TRT8 - PTQ using integrated Q\DQ nodes inside the PyTorch model (Explicit) Vs. PTQ using calibration based IInt8EntropyCalibrator2 (Implicit))

Description

I am wondering which one of two Quantization techniques Explicit vs Implicit shall provide better fps in case both of them operate on the same original PyTorch model and inference on the same system (GPU, CPU, OS, Python etc.)

Is there an absolute answer in case both techniques operate on the same PyTorch model and environment or per each individual PyTorch model there can be different results despite the fact that both of them inference on the same environment?

I have a test case which use both Quantization techniques to generate the two quantized models from the same PyTorch model. When I inference the same test set I’m getting that the Implicit quantized model achieve greater fps than what is achieved using the Explicit quantized model.
The predictions accuracies of both of them are almost equal with negligible gap.

TensorRT Version : 8.2.0.6 Python version
GPU Type : Quadro RTX 3000
Nvidia Driver Version : R471.11 (r470_96-9) / 27.20.100.8190 (5-5-2020)
CUDA Version : 11.2
CUDNN Version : 8.1.1
Operating System + Version : Windows 10
Python Version (if applicable) : NA
TensorFlow Version (if applicable) : NA
PyTorch Version (if applicable) : 1.9
Baremetal or Container (if container which image + tag) : Baremetal
ONNX IR version : 8
Opset version : 15

Regards,

Hi, Please refer to the below links to perform inference in INT8

Thanks!

Hello,
Thanks for the response.
I will try to clarify:
I have all the knowledge and experience how to correctly implement Int8 inference with TRT with c++ and Python.
Based on my previous experience I prepared two TRT Int8 inferences from one pretrained PyTorch model using two techniques:

  1. TRT calibration (Implicit) - After onnx was exported from the original PyTorch fp32 bit

  2. TRT Q\DQ (Explicit) nodes integrated inside the original PyTorch fp32 bit before export it to onnx

The experience purpose was to check which technique achieve better TRT engine file inference accuracy and greater fps in case both of them was generated from the same PyTorch model.

My experience results show that both techniques achieve the same inference accuracy results but the first one achieve much more greater fps result.

So I wonder if it make sense?!
In general case, is it true to say that in case both techniques operated on the same PyTorch model, the first one will always achieve a greater fps?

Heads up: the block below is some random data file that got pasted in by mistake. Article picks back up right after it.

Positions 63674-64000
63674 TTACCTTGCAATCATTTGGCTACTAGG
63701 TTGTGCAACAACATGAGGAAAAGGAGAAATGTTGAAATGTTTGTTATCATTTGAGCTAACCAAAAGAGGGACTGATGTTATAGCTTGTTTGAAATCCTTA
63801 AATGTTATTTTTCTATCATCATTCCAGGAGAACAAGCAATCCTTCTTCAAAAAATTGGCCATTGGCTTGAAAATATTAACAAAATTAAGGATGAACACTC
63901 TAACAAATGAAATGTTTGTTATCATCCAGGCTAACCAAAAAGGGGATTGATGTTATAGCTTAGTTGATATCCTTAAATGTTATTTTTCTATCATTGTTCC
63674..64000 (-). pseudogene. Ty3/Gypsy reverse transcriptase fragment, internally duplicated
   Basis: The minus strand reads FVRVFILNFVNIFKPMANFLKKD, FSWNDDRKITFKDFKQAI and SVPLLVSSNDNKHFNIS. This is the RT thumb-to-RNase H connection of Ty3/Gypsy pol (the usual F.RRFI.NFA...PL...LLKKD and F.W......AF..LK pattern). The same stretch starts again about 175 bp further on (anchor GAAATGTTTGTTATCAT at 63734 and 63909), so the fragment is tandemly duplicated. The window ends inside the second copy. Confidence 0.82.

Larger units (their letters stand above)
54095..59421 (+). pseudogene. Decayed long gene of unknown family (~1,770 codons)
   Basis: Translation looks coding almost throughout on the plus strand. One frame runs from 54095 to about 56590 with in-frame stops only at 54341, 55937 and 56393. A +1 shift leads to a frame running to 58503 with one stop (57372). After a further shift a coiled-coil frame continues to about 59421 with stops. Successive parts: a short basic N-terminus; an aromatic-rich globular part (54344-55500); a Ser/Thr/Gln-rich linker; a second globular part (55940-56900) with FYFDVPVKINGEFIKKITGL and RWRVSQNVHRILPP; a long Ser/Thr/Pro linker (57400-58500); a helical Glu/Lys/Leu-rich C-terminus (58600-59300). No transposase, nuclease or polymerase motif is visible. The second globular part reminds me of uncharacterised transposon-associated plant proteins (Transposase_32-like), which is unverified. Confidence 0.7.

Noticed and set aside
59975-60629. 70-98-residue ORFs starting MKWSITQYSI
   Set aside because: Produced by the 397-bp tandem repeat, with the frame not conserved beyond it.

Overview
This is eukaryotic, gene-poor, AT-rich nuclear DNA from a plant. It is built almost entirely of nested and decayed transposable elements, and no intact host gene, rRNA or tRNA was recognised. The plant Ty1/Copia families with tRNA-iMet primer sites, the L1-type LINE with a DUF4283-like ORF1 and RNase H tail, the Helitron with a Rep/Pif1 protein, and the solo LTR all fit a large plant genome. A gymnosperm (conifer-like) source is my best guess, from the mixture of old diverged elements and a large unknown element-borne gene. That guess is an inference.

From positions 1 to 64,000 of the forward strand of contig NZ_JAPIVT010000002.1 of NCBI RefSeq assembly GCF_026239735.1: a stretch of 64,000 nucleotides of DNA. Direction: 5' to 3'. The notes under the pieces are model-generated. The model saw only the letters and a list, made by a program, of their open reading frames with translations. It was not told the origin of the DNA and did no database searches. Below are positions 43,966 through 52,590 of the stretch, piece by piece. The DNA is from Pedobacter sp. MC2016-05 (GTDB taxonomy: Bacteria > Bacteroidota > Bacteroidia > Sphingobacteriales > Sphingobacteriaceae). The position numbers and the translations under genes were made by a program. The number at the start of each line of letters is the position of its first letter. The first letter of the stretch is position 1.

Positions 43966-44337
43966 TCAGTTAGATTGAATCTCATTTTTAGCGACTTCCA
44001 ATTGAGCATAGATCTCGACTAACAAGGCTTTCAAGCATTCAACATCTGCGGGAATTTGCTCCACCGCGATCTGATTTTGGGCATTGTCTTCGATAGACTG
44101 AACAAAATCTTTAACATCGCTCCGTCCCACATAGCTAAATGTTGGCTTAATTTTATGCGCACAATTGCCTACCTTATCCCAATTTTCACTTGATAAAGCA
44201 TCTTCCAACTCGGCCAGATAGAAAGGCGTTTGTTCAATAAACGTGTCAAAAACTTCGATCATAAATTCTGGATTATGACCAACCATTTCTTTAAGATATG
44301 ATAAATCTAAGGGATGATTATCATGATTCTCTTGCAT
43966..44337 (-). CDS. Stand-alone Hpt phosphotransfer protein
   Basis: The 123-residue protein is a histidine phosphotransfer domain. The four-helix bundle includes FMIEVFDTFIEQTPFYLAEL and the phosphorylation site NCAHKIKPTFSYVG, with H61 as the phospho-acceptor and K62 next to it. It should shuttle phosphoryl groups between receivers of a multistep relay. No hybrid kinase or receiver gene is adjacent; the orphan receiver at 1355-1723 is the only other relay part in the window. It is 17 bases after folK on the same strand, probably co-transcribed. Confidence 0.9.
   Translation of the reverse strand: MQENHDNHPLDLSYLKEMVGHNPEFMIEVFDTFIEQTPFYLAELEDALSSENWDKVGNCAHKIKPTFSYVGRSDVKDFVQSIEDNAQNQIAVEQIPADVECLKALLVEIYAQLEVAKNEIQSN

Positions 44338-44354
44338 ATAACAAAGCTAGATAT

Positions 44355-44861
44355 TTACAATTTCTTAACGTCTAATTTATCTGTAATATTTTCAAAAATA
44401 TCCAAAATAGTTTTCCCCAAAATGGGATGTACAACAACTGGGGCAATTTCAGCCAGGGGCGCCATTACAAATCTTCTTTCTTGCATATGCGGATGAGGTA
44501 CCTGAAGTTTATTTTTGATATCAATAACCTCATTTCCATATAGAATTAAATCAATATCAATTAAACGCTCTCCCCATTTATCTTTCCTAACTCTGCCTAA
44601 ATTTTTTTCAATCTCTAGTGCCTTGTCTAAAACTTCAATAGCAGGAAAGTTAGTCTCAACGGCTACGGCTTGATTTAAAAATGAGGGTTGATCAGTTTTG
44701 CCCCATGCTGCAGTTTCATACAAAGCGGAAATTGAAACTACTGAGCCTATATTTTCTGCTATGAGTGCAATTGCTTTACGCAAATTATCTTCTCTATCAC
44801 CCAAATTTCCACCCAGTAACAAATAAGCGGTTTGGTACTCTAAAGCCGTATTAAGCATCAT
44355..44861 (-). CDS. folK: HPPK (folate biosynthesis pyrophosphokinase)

Or is it not true and now I shall investigate to find the root cause of the fps gap?!

For me it make sense why the first technique achieve a greater fps and it is because that in this case the TRT engine file was generated from the original model layers only while in the second case several Q\DQ layers were added to the model which increase the amount of mathematical operations even though it was optimized to TRT engine file.
Am I right?

Regards,

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Implicit quantization optimizes for performance, and explicit quantization optimizes for performance while maintaining arithmetic precision (accuracy). Because implicit quantization does not have any accuracy optimization constraints, it will run as fast as explicit quantization (or faster). More details in the link you’ve provided above (Developer Guide :: NVIDIA Deep Learning TensorRT Documentation).

Explicit quantization must obey the arithmetic operations defined by the Q/DQ nodes in the graph. This constrains the optimizer. For example, say you’ve defined in your graph Conv2d → Q → DQ → Swish. TRT can’t fuse this into one kernel because it doesn’t have an implementation so we get: QConv2d → DQ → Swish. The QConv2d will output quantized activations and the DQ will feed Swish with float input. This is exactly what the graph arithmetics defines.
In implicit quantization you define Conv2d → Swish. This fuses into a single kernel which will probably execute in int8. Probably, and not definitely, because the graph semantics don’t mandate int8 and that decision will be made by the optimizer’s auto-tuner component, based on measured performance of float vs int8.

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